But sleep! How obtuse, how inaccessible! The Elizabethan poet Sir Philip Sidney called it “the poor man’s wealth, the prisoner’s release,/The indifferent judge between the high and low”. Sleep is the final part of our creaturely natures, suggests Crary in his brilliant book 24/7, that resists exploitation. It’s the last obstacle against the permanent request for us to interact; to perform our personality for fun and profit; to be caught up in competitive and marketised relations. When we close our eyes and go to sleep, we’re out of all that.

So as you might expect, the techno-scientific elites are working on it. The news of the behaviours of the Hadza, the San and the Tsimane are only an addition to a coming battery of treatments and forces, aiming to overrun the republic of slumber.

The US Army has been researching the sleepless soldier for years, with the audacious goal being a seven-day waking period, with no impairment of functioning. (They are also somewhat expert in the art of sleep-deprivation and “advanced interrogation” – or torture – but that’s for another happy morning). Some of the applications leaking out to the public include something called transcranial magnetic stimulation (TMS).

TMS looks like it may eventually be able to trigger “slow-wave” sleep (the deepest and most refreshing kind) at the flick of a switch. So you might be able to reduce even the “new necessary” of six-and-half hours to even fewer – four hours, maybe three. Oxford’s Julian Savulescu suggests this, in reality, may increase our lifespan – giving us effectively 100 or more years of consciousness, within our 80 years of biological existence. More years to do what, exactly? And for whose benefit? Like so many of these “human enhancement” evangelisers, the political question – about the already unequal societies and structures that these transformative methods explode into – is only ever answered by frantic hand-waving.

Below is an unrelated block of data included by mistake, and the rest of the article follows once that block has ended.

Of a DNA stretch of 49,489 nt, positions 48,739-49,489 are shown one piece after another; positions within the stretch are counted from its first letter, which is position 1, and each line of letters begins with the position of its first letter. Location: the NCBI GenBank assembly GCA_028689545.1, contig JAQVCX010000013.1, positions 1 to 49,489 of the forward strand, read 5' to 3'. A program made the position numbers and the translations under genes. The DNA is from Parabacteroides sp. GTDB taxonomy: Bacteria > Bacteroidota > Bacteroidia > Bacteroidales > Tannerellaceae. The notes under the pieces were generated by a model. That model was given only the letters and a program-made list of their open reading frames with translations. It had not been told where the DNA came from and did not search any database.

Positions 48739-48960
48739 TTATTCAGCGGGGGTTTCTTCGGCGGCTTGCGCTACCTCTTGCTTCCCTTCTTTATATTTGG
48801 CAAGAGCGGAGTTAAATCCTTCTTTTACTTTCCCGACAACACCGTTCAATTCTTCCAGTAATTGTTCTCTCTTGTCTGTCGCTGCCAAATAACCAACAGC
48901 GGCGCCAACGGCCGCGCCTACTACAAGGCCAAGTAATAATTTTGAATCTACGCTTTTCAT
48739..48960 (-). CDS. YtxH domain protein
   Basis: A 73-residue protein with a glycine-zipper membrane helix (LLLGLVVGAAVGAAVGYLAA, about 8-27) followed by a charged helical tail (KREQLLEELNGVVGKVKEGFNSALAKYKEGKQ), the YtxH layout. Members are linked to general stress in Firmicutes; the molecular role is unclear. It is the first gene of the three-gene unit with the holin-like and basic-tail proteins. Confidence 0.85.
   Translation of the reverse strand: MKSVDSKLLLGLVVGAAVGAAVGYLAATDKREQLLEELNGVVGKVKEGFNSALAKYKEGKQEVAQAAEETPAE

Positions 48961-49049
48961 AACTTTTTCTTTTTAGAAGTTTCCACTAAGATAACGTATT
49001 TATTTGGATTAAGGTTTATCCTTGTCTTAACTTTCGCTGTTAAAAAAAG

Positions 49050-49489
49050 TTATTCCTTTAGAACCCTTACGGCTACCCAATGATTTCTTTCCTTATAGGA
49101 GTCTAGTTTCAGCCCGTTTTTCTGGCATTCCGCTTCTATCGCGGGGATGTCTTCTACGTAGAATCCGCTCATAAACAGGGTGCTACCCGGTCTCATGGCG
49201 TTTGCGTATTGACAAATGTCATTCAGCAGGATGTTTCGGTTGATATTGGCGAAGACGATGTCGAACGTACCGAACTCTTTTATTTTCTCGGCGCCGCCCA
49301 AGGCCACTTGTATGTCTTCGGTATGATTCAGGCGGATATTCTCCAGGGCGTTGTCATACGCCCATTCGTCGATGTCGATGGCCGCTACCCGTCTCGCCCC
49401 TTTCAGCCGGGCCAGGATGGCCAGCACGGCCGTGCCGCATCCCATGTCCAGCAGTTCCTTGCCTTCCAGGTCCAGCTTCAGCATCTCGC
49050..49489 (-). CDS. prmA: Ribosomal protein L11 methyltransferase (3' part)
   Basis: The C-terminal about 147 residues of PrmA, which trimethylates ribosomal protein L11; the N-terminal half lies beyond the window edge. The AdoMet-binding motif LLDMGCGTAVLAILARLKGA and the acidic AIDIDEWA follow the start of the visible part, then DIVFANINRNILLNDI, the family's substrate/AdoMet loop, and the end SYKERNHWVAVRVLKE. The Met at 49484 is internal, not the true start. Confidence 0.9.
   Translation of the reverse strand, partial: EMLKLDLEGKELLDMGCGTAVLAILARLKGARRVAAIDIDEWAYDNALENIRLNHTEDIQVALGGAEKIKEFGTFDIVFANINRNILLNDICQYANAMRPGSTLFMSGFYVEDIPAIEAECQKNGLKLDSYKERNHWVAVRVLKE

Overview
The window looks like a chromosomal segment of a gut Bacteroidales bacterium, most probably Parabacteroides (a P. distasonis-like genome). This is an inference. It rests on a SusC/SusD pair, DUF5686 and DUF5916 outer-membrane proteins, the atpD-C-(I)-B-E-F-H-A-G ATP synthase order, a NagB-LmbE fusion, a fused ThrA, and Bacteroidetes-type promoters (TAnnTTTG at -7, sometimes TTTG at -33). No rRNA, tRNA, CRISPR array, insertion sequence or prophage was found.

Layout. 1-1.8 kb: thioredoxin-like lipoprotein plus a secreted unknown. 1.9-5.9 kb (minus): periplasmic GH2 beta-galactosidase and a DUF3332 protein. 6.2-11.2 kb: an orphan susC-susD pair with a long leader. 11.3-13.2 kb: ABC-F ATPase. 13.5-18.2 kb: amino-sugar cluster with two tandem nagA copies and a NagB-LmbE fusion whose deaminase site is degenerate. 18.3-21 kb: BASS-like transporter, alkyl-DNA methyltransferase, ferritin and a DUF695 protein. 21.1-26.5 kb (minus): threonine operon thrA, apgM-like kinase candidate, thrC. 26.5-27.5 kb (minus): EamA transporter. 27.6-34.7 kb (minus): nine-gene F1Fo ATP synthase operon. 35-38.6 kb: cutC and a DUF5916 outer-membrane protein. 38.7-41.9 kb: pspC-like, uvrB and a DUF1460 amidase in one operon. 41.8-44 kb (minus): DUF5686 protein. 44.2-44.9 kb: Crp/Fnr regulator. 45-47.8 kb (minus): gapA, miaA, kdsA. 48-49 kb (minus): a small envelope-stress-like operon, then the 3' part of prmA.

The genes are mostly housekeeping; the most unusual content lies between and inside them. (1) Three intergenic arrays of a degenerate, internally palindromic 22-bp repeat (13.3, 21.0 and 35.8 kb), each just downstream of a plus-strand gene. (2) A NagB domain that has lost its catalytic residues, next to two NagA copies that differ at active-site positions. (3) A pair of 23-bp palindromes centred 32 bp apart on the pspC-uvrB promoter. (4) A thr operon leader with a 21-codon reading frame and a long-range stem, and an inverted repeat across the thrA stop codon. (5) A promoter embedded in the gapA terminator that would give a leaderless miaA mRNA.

The modern use of modafinil is not encouraging. Originally created to keep fighter pilots awake during long sorties, it’s now being necked by college students in the US, who also seem to derive cognitive benefits from it (as well as being able to pull overnights easily).

Under market conditions, it’s easy to imagine the cocktail of mind-boosts this generation will be up for. If our natural quotient of sleep becomes a victim of the post-human ragtime – well, who said we were brute animals anyway? However, as the radical innovations of the next few decades hurtle towards us, we might have to be equally as clever about the limits we establish against them, as much as we embrace their potential.

The right to sleep might be one of those limits. I am particularly taken by Crary’s argument that sleep profoundly reminds us about the importance of care. It’s not just that our physiology compels us to take deep care of ourselves. But that while asleep – objectively, a vulnerable condition to be in – others have to take care of us too. Crary writes: “As the most private, most enclosed, most vulnerable state common to all sleep is therefore crucially dependent on society for it to be sustained.”

Or to give Margaret Hilda another light kick: if there is such a thing as collective sleep, then there must perforce be such a thing as society, too. As you awake late today to a cup of tea and toast, or deliver the same to the rousing tousled, enjoy your quiet moment of sleepy humanist socialism. And then – probably, eventually – get up.

Pat Kane is a writer and musician ( Jonathan Crary’s 24/7: Late Capitalism and the Ends of Sleep is on Verso Books, £7.99